World View: U.N. Promises 'Response' to North Korea Firing Midrange Missiles
This morning's key headlines from GenerationalDynamics.com
- New car bombing in Lebanon continues sectarian strife
- U.N. promises 'response' to North Korea firing midrange missiles
- Crimean Tatars vote to push for self-rule
New car bombing in Lebanon continues sectarian strife
A suicide bomber on Saturday evening drove his black Kia automobile,
laden with explosives, to an army checkpoint in Arsal, a Lebanon town
on the border with Syria, and detonated the explosives, killing three
soldiers and four others. A Sunni jihadist terrorist group, Free
Sunnis of Baalbek Battalion, claimed responsibility for the bombing.
The group first became known in December when it took responsibility
for the assassination of a senior commander of the Iran-funded
Hezbollah militant group outside his home.
The string of terrorist attacks in Lebanon was triggered by a
televised announcement, last April 30 by Hezbollah leader Sayyed Hasan
Nasrallah, saying that Hezbollah would militarily enter the fight in
Syria on the side of the regime of Syria's president Bashar al-Assad.
Al-Assad is conducting "industrial strength" torture and extermination
on his own civilians, particularly targeting innocent Sunni women and
children, which has enraged Sunnis throughout the Mideast.
Hezbollah's support for al-Assad has caused the sectarian war in Syria
to spill over into Lebanon. Daily Star (Lebanon) and LA Times
U.N. promises 'response' to North Korea firing midrange missiles
The United Nations Security Council has threatened a quick
"appropriate response" to North Korea, for having launched two
medium-range Rodong ballistic missiles into the sea earlier this week.
According to the Security Council president:
"Members of the Security Council condemned this launch
as a violation of Security Council resolution(s). Council members
agreed to consult on an appropriate response.
There was unanimous condemnation of the launches. ... We also all
agreed that this response should be given quickly."
The firings raised concerns, because these are the first missiles
that North Korea would use to launch an attack on either South
Korea or Japan.
No clue was provided for what an "appropriate response" might be.
However, it's thought that the only country in a position to provide
any response at all is China, and China has been consistently
unwilling in the past to consider any response at all to the North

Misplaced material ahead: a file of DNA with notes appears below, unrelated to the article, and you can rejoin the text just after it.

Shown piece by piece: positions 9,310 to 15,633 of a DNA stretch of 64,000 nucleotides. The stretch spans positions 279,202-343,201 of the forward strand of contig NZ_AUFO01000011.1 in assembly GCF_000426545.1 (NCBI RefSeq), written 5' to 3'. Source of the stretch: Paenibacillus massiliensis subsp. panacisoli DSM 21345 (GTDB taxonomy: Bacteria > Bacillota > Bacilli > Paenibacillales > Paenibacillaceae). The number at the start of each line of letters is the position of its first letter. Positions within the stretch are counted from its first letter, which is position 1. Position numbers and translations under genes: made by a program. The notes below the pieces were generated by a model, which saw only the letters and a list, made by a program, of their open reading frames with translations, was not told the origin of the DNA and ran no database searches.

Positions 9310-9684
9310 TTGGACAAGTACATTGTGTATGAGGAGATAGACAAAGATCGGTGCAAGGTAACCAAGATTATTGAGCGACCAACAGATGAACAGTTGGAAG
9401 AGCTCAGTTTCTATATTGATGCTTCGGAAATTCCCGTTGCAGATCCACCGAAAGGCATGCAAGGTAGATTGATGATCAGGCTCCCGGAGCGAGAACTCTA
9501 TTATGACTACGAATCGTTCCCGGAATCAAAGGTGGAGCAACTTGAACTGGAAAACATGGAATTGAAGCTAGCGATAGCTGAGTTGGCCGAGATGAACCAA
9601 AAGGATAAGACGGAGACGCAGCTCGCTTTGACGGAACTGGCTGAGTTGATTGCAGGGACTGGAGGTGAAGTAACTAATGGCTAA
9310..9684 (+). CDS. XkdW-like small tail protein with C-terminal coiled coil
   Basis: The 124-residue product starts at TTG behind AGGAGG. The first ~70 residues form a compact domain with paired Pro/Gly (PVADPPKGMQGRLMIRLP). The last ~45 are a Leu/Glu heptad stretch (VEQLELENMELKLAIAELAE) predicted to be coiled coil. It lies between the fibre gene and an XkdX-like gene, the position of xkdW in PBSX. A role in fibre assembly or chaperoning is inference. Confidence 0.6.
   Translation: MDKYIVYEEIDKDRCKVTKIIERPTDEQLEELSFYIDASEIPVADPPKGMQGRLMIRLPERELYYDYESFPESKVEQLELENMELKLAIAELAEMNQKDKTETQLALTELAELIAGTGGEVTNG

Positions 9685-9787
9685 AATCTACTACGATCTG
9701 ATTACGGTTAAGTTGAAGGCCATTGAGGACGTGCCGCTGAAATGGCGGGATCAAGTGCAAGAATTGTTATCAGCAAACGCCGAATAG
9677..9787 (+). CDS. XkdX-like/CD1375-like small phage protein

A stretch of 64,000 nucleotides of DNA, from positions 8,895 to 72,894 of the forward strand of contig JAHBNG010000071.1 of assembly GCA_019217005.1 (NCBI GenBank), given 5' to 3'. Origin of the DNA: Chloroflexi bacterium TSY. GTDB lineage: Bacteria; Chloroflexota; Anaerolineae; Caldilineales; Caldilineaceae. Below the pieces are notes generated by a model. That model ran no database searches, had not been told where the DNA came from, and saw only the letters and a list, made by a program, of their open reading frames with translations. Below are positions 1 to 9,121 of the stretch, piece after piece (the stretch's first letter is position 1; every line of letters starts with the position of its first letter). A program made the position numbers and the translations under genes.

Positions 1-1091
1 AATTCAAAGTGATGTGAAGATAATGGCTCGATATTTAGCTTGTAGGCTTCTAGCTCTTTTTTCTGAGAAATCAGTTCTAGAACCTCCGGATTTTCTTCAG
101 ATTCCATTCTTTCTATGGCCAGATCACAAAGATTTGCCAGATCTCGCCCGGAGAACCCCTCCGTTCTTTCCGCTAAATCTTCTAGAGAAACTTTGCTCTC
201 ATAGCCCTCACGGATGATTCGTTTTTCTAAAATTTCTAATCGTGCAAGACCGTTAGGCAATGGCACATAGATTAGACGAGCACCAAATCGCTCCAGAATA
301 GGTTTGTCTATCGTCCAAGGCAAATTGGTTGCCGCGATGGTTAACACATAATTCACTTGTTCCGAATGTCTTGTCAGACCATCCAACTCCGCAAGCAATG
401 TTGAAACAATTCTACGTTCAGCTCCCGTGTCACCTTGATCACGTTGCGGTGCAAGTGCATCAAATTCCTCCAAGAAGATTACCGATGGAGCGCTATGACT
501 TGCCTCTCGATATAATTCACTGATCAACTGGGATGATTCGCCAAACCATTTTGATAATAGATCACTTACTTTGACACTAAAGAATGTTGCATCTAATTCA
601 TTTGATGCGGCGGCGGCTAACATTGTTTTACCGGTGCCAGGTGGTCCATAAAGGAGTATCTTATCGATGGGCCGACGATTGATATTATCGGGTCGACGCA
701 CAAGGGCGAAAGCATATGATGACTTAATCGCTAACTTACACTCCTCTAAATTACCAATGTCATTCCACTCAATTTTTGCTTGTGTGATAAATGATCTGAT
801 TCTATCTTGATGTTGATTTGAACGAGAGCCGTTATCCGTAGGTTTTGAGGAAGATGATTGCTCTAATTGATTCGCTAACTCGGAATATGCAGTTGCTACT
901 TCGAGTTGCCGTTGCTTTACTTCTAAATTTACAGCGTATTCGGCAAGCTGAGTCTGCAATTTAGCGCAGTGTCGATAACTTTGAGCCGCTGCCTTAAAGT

The North Koreans fired the missiles on March 26. It was on March 26,
2010, just four years ago, that the North Koreans launched a torpedo
at a South Korean warship, the Cheonan, sinking it and killing 46
people. (See "27-Mar-11 News -- South Korea commemorates Cheonan warship attack, while North starves".) After this incident, China refused to condemn or
even criticize the North Koreans. Reuters
Crimean Tatars vote to push for self-rule
A congress of Crimea's 300,000 strong Tatar community met on Saturday
and voted to push for autonomy from Russia, but remained divided
on how best to achieve that goal.
Crimea is the historic homeland of the Tatars. In 1944, Russia's
dictator Josef Stalin deported 200,000 Tatars from Crimea to central
Asia, accusing them of collaborating with the Nazis. It was only in
the 1980s and 1990s that the Tatars returned in large numbers to
Crimea, particularly after the collapse of the Soviet Union and
Ukraine's independence. The Tatars are scared to death of being under
the control of the Russians again, and they're particularly concerned
about Moscow's frequent reference to "Nazis" in Kiev, which they see
as a possible signal that they're going to be accused of rom new
On Saturday, the congress adopted a resolution entitled "On the
Crimean Tatar people's right to self-determination on their historical
territory in Crimea." According to the chairman,
"By adopting this document, we inform all parties of
the beginning of political and legal procedures for setting up a
national autonomous territory of the Crimean Tatar people on their
historical territory in Crimea."
This was adopted after hours of sometimes angry debate, with no
conclusions reached whether to seek an autonomous entity in Ukraine or
in Crimea, which is now part of Russia. AFP and Interfax-Ukraine
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